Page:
Year Course Moving towards a Universal Gap Year
By Rabbi Adam Drucker and Adina Frydman
“I’ve been able to explore and learn so much about myself on Year Course – figuring out how to live and share with other people, discovering a passion for cooking, learning more about Israel’s history…it taught me what it feels like to be part of the broader Jewish family here in Israel” – Recent reflections from participants in Young Judaea’s Gap Year Program
We affirm Gil Troy and Natan Sharansky’s strong statements about the importance of a gap year experience and their vision of an expansion into a “universal gap year.” As we at Young Judaea celebrate our 70th year as one of the largest non-Orthodox gap year providers, we aim to suggest some pragmatic solutions and relevant success stories towards the vision of making a large-scale expansion for the Israel gap year market a reality.
Despite the many challenges of the past two years, we have seen significant growth in the gap year market with Young Judaea’s Year Course’s participation increasing from 110 to 225. With many universities going virtual, incoming students elected instead to spend their tuition on a gap year abroad while things went back to “normal” back home. And now, as we round the corner of the second year of the pandemic, many families are continuing to choose the gap year path, opting for a year focused on more than academics, but of experiences and travel. This year there are close to 200 participants on Young Judaea’s Year Course and next year’s numbers are pacing ahead of last year. How can we continue to build on this upwards growth trajectory and move to scale?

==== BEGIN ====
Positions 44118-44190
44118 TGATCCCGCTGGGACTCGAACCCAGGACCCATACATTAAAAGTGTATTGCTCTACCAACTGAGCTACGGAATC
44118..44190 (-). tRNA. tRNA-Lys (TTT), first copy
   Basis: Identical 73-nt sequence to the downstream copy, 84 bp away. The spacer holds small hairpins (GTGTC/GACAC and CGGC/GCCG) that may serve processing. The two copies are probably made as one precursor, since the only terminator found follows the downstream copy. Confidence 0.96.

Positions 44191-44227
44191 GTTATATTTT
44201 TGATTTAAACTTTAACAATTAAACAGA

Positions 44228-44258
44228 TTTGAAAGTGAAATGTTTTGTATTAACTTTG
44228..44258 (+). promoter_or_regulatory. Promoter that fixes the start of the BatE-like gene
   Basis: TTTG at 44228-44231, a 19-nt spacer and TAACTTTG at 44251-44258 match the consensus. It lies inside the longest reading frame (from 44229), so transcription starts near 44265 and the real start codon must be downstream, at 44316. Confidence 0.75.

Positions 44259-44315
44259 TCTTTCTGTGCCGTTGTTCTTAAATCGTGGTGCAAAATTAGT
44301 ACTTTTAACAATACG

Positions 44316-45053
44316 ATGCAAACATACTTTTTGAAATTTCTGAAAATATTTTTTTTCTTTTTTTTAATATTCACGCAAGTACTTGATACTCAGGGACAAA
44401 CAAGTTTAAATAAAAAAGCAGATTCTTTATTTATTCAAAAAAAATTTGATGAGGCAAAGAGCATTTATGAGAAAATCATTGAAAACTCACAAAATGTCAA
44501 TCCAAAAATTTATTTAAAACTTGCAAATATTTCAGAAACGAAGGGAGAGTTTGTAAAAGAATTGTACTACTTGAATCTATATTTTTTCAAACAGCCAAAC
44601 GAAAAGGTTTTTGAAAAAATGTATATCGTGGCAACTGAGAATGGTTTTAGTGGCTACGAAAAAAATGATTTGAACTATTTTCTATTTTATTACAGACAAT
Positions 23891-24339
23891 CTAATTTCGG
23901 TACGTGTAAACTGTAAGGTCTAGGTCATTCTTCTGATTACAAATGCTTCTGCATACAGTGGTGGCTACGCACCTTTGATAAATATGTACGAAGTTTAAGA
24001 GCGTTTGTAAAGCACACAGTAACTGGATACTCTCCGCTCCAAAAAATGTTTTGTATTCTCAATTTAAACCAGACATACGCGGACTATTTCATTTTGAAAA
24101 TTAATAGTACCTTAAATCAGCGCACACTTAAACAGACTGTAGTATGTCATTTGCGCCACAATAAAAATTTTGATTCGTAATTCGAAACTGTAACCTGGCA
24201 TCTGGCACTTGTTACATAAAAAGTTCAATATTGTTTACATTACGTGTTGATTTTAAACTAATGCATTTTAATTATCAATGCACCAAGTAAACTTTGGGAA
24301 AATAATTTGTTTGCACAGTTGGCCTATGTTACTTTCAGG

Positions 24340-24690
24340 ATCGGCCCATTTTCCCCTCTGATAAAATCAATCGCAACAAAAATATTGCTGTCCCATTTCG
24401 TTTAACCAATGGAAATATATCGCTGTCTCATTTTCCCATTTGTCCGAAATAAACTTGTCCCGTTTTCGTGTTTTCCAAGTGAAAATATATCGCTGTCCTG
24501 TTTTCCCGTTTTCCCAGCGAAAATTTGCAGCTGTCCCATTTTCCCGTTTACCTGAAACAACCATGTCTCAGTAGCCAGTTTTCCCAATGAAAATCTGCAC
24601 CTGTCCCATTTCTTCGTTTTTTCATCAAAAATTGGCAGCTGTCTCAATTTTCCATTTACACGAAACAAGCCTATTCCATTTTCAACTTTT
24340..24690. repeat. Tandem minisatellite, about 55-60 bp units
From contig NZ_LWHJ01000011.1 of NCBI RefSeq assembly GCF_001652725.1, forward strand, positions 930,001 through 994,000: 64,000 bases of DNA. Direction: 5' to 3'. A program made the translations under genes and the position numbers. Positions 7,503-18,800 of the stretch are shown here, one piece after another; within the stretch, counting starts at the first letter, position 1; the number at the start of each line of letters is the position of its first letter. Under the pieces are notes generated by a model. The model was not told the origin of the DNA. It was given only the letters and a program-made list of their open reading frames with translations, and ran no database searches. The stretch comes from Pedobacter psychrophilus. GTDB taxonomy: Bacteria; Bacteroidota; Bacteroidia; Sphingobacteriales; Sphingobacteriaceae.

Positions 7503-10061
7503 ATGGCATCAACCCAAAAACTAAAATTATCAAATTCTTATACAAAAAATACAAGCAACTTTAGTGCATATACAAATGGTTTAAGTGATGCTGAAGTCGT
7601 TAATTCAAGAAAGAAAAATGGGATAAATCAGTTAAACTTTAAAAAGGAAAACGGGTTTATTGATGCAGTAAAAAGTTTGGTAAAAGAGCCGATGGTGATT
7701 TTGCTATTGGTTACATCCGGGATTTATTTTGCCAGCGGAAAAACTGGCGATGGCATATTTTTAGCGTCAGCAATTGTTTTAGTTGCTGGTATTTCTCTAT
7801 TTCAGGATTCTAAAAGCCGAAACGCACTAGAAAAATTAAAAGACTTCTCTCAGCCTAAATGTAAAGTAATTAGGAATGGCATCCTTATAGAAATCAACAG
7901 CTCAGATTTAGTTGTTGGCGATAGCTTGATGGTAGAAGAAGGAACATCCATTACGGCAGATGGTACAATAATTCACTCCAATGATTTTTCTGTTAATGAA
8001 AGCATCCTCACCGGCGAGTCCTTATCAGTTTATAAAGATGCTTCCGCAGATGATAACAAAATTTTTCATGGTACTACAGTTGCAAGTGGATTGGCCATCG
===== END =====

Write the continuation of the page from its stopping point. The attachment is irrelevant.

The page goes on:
The article posits that one of the challenges to a universal gap year is the quality or content of the programs in that they lack the “resume building appeal,” rather than acknowledging their value in providing a life changing journey of self-actualization and growth. The market is looking for value-added programs, not just a college year in Israel. A gap year in Israel provides much more than a resume building opportunity with the chance to develop soft skills. Participants begin a self-actualizing process by immersing themselves in a diverse community, taking part in experiential education, participating in identity building exercises, all while exposing themselves to a wide range of ideas. In addition, participants learn to master the seemingly benign but critical life skills of living independently, having to manage a budget for the year, cook an occasional meal, do laundry, and manage social situations. For a young person, the opportunity to spend a self-actualizing year abroad provides an accelerated track of maturity that is incomparable to their peers who go straight to university. It’s easier to fill gaps in knowledge than to fill gaps in character.